A contributed article by Mark Hodgson, managing director at Gatemore Capital Management, in which he explains how model-driven, volatility-linked trading strategies such as risk parity can fail should risk spike or predicted correlations between equities and bonds break down.
The rapid ascent of passive investment, particularly in exchange-traded funds (ETFs), has prompted a record swell of inflows into low-cost index funds this year. By the end of September, year-to-date net inflows for ETFs globally had reached $433 billion, increasing 79% from the same period in 2016. The upsurge has been propelled by favourable economic conditions and unprecedented cuts in fees by some of the largest ETF providers, including Blackrock and Vanguard.
Fierce competition has intensified as the asset class has grown, resulting in a significant reduction in fees from ETF providers. For example, Blackrock dropped its access fee for its iShares Core S&P 500 IVV ETF in October 2016, to 0.04%, with Vanguard following suit in 2017, dropping its S&P 500 VOO ETF fee to the same price. Price competition alone has had a major knock-on effect for the investment industry. Low fees are perpetuating huge capital inflows into passive vehicles, which has also been aided by low interest rates and a benign economic environment. All factors combined have pushed up equity valuations, far beyond normal levels.
According to a recent report by Deutsche Bank, global assets under management of all exchange traded products currently stands at $4 trillion. More than 5,000 separately traded ETFs are now available to investors compared to 1,600, nine years ago.
It’s difficult to make a case against passive investing, especially given the market climate over the last decade, with rock-bottom fees and the S&P 500 Total Return Index up 367% since its low in March 2009. It’s also easy to see why ETFs are so popular – they are cheap, transparent and allow investors the ability to trade intra-day.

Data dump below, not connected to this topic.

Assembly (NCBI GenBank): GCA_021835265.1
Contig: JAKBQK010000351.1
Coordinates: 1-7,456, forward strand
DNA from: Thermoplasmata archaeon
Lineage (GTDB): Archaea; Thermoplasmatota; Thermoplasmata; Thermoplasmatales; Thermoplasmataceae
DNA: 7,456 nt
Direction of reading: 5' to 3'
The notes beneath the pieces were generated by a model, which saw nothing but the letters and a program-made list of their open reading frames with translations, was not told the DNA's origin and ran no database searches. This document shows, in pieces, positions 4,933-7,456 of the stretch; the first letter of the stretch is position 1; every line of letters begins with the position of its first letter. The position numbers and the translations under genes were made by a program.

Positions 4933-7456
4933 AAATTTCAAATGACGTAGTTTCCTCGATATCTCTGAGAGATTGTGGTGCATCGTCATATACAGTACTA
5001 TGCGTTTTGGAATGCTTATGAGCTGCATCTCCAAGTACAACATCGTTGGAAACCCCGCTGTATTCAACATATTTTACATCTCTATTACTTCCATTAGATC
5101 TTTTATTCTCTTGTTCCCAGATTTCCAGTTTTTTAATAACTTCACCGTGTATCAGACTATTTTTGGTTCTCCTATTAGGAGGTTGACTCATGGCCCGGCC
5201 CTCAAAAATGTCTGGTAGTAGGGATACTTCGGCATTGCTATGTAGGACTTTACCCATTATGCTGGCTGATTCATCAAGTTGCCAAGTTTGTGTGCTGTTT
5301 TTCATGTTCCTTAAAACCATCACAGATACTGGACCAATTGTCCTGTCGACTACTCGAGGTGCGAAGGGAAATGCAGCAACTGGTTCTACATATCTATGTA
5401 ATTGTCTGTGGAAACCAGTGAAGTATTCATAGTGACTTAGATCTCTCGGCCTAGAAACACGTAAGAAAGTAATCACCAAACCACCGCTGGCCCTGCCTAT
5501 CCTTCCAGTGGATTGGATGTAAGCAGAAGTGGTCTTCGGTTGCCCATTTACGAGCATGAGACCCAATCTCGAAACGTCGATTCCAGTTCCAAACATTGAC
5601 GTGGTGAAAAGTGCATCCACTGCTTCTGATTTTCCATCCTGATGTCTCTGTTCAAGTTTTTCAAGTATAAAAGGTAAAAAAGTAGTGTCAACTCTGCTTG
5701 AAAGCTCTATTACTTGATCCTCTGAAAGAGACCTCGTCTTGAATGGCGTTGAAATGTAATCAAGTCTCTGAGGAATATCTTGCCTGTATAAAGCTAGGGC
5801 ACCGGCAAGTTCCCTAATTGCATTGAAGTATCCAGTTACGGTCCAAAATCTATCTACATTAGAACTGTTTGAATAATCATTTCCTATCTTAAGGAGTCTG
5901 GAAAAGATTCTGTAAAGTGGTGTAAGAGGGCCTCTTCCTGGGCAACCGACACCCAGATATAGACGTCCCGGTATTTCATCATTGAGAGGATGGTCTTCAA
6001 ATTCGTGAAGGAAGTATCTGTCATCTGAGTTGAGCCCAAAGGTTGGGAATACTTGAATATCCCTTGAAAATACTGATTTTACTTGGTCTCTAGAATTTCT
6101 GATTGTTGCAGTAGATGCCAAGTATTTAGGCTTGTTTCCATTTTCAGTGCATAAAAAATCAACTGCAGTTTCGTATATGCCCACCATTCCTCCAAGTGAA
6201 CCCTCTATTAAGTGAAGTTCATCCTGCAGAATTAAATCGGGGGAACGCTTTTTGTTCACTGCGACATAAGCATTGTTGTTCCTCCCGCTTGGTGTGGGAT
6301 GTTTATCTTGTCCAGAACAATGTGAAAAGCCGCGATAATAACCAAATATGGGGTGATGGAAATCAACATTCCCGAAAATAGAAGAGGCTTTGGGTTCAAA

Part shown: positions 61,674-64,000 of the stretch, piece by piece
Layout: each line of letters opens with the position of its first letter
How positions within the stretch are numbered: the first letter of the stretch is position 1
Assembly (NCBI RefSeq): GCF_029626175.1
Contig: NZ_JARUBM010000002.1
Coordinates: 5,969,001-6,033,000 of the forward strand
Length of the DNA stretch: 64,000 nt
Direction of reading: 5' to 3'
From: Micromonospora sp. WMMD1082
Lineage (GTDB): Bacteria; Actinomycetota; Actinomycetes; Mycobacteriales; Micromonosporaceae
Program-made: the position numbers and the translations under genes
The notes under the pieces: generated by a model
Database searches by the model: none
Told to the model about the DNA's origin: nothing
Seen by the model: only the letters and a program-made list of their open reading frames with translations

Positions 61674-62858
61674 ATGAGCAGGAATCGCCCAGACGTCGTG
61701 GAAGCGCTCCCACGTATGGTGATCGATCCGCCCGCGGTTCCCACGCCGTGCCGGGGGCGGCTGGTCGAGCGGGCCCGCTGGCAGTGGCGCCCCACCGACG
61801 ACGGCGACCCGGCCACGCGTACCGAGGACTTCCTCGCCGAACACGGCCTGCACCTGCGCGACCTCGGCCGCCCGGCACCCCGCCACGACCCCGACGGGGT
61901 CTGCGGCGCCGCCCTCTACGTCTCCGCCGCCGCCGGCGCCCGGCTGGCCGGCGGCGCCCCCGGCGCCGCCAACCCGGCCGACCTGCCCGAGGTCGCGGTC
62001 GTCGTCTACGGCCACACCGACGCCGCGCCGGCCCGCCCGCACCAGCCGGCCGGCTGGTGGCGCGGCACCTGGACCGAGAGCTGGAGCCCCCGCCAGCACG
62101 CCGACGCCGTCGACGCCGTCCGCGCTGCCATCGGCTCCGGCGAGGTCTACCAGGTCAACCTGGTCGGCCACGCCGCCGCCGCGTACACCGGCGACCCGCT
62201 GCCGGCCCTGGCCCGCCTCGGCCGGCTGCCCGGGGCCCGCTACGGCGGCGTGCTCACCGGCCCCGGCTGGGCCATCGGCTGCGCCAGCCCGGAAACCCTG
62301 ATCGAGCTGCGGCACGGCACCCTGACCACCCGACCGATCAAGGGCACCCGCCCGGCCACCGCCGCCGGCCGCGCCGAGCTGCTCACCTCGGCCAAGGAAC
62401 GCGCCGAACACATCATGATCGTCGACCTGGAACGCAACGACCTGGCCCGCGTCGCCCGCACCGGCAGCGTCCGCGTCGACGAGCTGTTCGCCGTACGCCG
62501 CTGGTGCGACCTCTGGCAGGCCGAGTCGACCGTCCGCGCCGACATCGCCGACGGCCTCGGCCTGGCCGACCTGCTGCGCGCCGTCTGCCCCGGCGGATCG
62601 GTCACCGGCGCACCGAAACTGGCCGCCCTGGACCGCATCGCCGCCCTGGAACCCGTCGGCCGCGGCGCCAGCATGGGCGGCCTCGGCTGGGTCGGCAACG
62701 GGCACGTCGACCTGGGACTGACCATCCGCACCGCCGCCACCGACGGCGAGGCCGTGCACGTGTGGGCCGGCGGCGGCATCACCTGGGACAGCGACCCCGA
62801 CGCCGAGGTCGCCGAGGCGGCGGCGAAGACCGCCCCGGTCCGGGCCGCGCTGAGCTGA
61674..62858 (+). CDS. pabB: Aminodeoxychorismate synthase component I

However, passive investing provides no distinction between good and bad companies. As money flows into ETFs, everything rises together and poorly run businesses increase in price with no regard to their real value. If stock prices rise together, active management struggles, passive investing becomes even more popular and the over-pricing of bad companies is exacerbated. However, once this extended bull run turns bearish, the first thing that will happen is that quick money will be taken off the table via ETFs, effectively compounding the sell-off. The secondary impact will be that poorly run companies will fall faster and harder as active managers come back into favour, increasing the pain of the passive investor.
For all the positive attributes of ETFs, they could be an explosive contributor to the next financial crisis.